HuHot Mongolian Grill
In a word: Bad luck, Genghis. Nice to have you on the show.
JM, John and Nichole all picked their own stir fry.
The bill was about $35, or $11.66/person.
JM and Nichole gave HuHot an A- (see our grading rubric).
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Mongolian BBQ, and HuHot in particular, is the carwash of buffets. Watching the grill staff cook everyone's meals is like watching your auto go through Octopus, in a good way. It's hypnotizing.
But we're getting ahead of ourselves. We started off with soup and/or salad. The house Asian salad was a bunch of fresh greens topped with a zingy vinaigrette, raw ramen noodles to add crunch, and sweet mandarin oranges and tomatoes.
The hot and sour soup was more hot and less sour. As for the other sides, the brown rice was fluffy enough to please the least granola customers, and the flour tortillas were served warm but stuck together.
We were pleased with the ingredients on the stir fry line. There was a huge variety of meat (especially seafood - scallops, shrimp, octopus, shark, white fish, and oysters) and non-meat proteins. The chicken, beef and pork were all frozen rather than raw, which we found reassuring. An even more dazzling array of vegetables, some fruit, and starches (noodles and rice) followed. Finally, more than two dozen sauce components (juices, oils, infused vinegars and spices) ended the line, with suggestions hanging above the station to guide you. The air in the place wasn't greasy; the line moved fast; and though it was pretty packed, it didn't feel crowded.
We each tried 3-4 small bowls of stir fry to make the most of the variety available. (Not everyone takes that approach - we saw some patrons pile two bowls to overflowing and sit down with a giant homogeneous mess. To each his own.) HuHot does a better job than most Mongolian BBQs of making suggestions, right down to putting recipe cards at the table. For instance, John followed the Sweet and Sour Seafood recipe exactly and found it a winning combination.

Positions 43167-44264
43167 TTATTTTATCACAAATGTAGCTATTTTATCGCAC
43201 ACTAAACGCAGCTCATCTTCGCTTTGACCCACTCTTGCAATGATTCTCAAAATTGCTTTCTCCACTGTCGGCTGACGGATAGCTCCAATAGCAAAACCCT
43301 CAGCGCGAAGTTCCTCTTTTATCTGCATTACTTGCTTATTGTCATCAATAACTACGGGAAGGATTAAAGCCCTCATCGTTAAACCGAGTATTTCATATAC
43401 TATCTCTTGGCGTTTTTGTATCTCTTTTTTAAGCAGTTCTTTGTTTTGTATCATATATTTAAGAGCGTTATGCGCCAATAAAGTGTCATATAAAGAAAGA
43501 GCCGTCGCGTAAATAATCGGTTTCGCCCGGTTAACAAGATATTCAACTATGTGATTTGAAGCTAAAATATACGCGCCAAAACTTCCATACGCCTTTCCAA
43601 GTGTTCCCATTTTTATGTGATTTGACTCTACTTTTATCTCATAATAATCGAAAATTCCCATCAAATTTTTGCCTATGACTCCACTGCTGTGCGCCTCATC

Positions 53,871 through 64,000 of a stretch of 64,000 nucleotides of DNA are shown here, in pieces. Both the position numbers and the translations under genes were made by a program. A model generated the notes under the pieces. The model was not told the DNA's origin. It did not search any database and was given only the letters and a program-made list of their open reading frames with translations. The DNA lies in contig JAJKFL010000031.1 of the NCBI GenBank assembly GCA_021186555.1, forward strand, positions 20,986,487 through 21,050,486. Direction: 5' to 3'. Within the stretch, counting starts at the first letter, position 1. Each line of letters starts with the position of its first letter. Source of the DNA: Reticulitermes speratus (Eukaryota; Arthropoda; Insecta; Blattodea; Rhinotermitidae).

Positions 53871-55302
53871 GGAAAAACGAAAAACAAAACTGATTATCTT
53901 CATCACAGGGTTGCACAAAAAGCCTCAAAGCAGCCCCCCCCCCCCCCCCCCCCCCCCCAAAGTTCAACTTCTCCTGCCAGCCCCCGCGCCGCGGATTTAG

Above the condiment/sauce bar there are even more ideas for saucing yourself.
You can also play games with your food. Nichole tried the "round trip" recipe card - send exactly one black bean with a bunch of white food like bamboo shoots, chicken, water chestnuts, and tofu and see if it makes it back whole. Her second bowl was Mexi-themed, with hot sausage, cabbage, tomatoes, jalapenos, cilantro and other vegetables in a chile-lime dressing which paired well with the tortillas.
JM concocted a few tasty dishes involving pork and beef and hoisin sauce. His tastes, as you might expect, run toward the pedestrian, but even when he ventured out of his safety zone, he was not disappointed.
While there was no noticeable klinker among our dishes, there was no real star standout. That's the risk you take here, given that without a pro creating your meal, your food is in your own hands. However, precisely because it helps its customers all get to culinary success regardless of their skill, HuHot is the best execution of the Mongolian BBQ idea we've seen so far. The only one down on the deal seems to be poor Genghis, who never could have guessed to what marketing ends his legacy might be used.